The National Corridors Initiative, Inc.
Destination:Freedom

A Weekly North American Transportation Update

For transportation advocates and professionals, journalists,
and elected or appointed officials at all levels of government

Publisher: James P. RePass      E-Zine Editor: Molly McKay
Foreign Editor: David Beale      Webmaster: Dennis Kirkpatrick

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June 2, 2008
Vol. 9 No. 22

Copyright © 2008
NCI Inc., All Rights Reserved

Home Page: www.nationalcorridors.org

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IN THIS EDITION...   In This Edition...

  News Items…
Iowa, Illinois Senators Ask Amtrak To Ready Rail Cars
   For Quad Cities Route
Kansas City Maps Out Audacious Metro Rail Plan To Restore
   Its Region’s Competitiveness, Livability
Next Stop For Air Passengers: Nearest Amtrak Depot?
  News From Amtrak…
Alleman Tapped For Top Spot In Amtrak’s Mid-Atlantic Division
Internal Marketing Plan Focuses On “Big Six” Services
 
  Legal Lines…
Minority Amtrak Stockholder Sues Railroad For $52 Million
  Commuter Lines…
Fox Lake To Get More Metra Trains
  Selected Rail Stocks…
  Business Lines… go Environmental
CSXT, Michigan DOT, Regional Michigan Governments
   Testing Cleaner Genset Locos; UP California
  Publication Notes …


NEWS OF THE WEEK... News Items...

Iowa, Illinois Senators Ask Amtrak
To Ready Rail Cars For Quad Cities Route

From Quad City Times and the Internet

DAVENPORT, IA --- The growing interest in passenger rail travel as gasoline prices head North of $4/gallon is mounting, and the pressure is already beginning from those already in the “queue” for better service to locate and obtain the new equipment that will be needed as service demands increase, as expected, over the next few years.

The Quad City Times’ Ed Tibbetts reports that all four Iowa and Illinois Senators “…are asking that Amtrak move quickly to prepare rail cars in the event Amtrak connections between Chicago and Iowa are built.”

“U.S. Sens. Dick Durbin, D-Ill., Barack Obama, D-Ill., Chuck Grassley, R-Iowa, and Tom Harkin, D-Iowa, made the request in a letter dated Tuesday. Rail advocates are seeking funds for high-speed rail connections between Chicago and Iowa City through the Quad-Cities and also from Chicago to Dubuque,” the paper reported

“To accommodate the expected boom in ridership ... we want to ensure that we have the absolute best rolling stock available,” the senators said in a letter to Amtrak Chief Executive Officer Alexander Kummant, the paper said.

“An Amtrak feasibility study in January said the supply of rolling stock is limited and train sets for the new lines would likely have to come from its inventory. The cost and time needed for repairing rail cars is significant, however. The feasibility study estimated the cost of rail cars for the Chicago to Quad-Cities route at $4.2 million,” said the paper.

Paul Rumler, executive director of the Quad-Cities Passenger Rail Coalition, was quoted in the paper as saying “the letter is a sign the congressional delegation is being proactive. It’s one of the question marks out there that was identified in the feasibility study,” he said.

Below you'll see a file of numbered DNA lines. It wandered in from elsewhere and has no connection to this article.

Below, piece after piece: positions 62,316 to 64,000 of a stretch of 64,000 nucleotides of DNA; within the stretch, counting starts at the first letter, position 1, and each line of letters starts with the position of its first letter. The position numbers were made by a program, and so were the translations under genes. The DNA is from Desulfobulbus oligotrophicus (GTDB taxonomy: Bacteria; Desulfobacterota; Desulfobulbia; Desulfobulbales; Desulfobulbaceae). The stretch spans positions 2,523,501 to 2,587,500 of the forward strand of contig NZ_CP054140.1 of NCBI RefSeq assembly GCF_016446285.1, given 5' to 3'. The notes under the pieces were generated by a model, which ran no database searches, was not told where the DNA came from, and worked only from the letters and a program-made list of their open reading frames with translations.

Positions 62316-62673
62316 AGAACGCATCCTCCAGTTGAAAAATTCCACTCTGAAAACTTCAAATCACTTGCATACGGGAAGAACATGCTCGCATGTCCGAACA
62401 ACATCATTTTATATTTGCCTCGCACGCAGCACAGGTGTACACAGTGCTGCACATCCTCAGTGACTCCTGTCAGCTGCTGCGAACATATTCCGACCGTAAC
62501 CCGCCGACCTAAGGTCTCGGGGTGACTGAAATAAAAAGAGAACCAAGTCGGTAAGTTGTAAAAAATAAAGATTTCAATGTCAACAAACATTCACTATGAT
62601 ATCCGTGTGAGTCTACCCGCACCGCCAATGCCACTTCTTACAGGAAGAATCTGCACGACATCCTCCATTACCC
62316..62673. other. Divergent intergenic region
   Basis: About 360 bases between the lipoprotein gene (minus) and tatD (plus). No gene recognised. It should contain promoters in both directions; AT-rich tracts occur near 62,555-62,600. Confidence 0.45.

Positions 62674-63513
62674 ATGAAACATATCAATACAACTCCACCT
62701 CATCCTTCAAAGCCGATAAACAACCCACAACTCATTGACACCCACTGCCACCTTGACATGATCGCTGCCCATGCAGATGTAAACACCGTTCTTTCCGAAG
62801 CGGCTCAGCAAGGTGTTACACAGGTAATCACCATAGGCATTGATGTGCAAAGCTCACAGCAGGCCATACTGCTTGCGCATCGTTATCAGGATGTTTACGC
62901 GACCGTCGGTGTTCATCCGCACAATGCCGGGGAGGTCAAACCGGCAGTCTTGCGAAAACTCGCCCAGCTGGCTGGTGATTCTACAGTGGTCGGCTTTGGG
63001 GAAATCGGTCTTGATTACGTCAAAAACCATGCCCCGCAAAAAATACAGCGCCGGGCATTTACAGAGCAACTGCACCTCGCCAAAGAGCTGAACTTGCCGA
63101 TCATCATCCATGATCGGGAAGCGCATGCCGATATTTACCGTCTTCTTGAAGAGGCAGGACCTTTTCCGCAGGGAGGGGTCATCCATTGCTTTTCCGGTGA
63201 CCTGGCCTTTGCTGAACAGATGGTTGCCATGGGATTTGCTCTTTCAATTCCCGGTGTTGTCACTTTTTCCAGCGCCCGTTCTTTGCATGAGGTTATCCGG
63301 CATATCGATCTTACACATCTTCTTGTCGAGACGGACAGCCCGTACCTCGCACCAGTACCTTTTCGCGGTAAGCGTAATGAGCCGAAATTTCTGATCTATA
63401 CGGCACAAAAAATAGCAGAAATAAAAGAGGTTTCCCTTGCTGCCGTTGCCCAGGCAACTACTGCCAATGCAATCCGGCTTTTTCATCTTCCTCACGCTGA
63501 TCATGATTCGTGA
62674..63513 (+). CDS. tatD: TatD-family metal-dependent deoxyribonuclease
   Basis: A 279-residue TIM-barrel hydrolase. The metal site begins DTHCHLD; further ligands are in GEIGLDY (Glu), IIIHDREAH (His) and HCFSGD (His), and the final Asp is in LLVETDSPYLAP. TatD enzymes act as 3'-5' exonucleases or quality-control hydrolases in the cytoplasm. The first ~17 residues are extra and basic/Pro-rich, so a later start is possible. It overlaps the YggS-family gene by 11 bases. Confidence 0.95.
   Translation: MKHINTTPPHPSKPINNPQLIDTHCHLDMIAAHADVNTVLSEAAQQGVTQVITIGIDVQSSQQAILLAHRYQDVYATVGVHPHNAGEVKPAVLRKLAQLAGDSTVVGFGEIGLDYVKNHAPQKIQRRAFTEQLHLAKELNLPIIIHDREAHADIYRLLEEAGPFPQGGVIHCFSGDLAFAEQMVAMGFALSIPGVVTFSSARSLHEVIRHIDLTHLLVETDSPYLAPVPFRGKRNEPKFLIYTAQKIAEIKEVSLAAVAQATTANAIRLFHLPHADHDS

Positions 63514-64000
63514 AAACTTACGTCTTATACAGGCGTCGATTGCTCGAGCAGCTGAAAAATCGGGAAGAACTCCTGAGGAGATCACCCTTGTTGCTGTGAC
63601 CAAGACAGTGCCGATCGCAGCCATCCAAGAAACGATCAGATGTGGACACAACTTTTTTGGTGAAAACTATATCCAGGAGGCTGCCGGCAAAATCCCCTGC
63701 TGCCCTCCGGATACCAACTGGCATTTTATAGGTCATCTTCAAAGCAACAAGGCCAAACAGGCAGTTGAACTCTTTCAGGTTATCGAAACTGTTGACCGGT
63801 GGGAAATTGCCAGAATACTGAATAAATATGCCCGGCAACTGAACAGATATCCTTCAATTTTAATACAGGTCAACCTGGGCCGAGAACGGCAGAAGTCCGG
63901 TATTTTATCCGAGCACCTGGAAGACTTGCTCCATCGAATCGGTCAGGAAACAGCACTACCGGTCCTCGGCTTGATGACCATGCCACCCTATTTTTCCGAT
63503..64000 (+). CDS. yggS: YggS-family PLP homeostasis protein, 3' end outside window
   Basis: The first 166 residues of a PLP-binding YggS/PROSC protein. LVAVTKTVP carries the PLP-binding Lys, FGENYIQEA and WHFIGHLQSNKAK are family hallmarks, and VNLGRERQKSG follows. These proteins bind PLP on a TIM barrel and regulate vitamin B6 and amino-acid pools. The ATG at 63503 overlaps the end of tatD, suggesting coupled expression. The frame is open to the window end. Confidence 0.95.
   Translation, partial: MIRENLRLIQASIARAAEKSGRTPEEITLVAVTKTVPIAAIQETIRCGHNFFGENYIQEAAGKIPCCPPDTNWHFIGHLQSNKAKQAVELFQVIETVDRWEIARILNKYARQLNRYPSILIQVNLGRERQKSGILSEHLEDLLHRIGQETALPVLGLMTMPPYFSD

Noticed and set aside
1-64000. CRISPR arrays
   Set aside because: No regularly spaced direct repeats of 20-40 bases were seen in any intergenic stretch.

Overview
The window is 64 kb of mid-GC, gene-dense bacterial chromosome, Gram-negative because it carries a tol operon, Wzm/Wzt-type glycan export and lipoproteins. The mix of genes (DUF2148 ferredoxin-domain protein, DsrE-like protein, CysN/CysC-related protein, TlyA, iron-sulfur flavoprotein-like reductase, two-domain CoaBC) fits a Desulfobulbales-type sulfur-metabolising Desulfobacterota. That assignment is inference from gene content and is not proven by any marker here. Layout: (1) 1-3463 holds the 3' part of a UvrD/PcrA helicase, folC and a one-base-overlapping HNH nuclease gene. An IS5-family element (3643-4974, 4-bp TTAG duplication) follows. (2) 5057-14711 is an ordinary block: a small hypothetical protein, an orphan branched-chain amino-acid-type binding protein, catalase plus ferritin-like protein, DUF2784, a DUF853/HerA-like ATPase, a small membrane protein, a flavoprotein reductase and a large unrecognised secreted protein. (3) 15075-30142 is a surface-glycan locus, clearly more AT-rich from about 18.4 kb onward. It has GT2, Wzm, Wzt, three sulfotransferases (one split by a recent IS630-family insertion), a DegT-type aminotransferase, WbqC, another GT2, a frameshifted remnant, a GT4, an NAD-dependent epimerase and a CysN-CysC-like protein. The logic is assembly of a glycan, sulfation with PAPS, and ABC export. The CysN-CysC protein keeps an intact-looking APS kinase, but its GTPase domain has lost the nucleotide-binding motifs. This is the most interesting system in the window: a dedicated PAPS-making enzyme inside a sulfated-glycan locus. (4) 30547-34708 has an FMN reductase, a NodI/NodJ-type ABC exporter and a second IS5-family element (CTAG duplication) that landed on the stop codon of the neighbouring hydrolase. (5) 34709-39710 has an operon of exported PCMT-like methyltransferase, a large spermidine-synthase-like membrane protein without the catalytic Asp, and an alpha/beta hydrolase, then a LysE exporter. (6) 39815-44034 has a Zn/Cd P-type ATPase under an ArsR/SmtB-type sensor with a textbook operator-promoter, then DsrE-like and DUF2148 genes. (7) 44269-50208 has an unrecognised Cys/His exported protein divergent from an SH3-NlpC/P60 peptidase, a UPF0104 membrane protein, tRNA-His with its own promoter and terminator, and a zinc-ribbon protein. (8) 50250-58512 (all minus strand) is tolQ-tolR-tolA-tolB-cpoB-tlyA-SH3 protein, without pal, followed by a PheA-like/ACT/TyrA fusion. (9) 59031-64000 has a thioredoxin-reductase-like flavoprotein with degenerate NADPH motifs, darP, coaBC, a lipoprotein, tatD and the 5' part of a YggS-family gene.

The Amtrak feasibility study put the cost of track upgrades for 79-mph service between Chicago and the Quad-Cities at $22.7 million and $32.5 million for similar service from here to Iowa City, the Quad City Times reported.

Ed Tibbetts can be contacted at (563) 383-2327 or etibbetts@qctimes.com.


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Kansas City Maps Out Audacious Metro Rail Plan
To Restore Its Region’s Competitiveness, Livability

By DF Staff, From The Kansas City Star, And From Internet Sources

KANSAS CITY --- Taking a page from the successful playbook of Portland, OR, Denver, CO, and Salt Lake City, UT, and other American cities, Kansas City this past week released a wide-ranging plan to begin to re-create its extensive urban and suburban rail network.

On May 28, as reported by the Kansas City Star’s Jeffrey Spivak, Brad Cooper, and Lynn Horsley, Mayor Mark Funkhouser released a $1.2 billion transportation plan that would help reconnect the city with its Missouri-side suburbs.

The plan includes the building of streetcars, a light rail line, and commuter (“heavy”) rail.

The two communities named Kansas City straddle the Kansas-Missouri border, but the Missouri side is by far the most populous of the two, and in addition the enabling legislation applies only to the Missouri side.

“The plan includes five different types of transit services, including light rail and modern streetcars through downtown, an east-west express bus across the Northland, plus commuter train service for suburbs in Jackson and Clay counties,” reported the Star, and would allow a rider on “...any of the rail lines [to] reach Kansas City International Airport with one or more transfers,” the paper said.

The mayor is seeking a half-cent sales tax in ballot measures in the neighboring counties of Jackson, Clay and Platte to help pay for the system.

Typically, communities via their state DOT’s can get 90% Federal re-imbursement of their costs if they build additional lanes of highways, but get nothing, or next to nothing, if they choose to build transit. This is the phenomenon known as “the color of money”, which essentially makes local decision-makers favor the form of transportation that brings in the most Federal funds, rather than a system that is actually wanted by the community.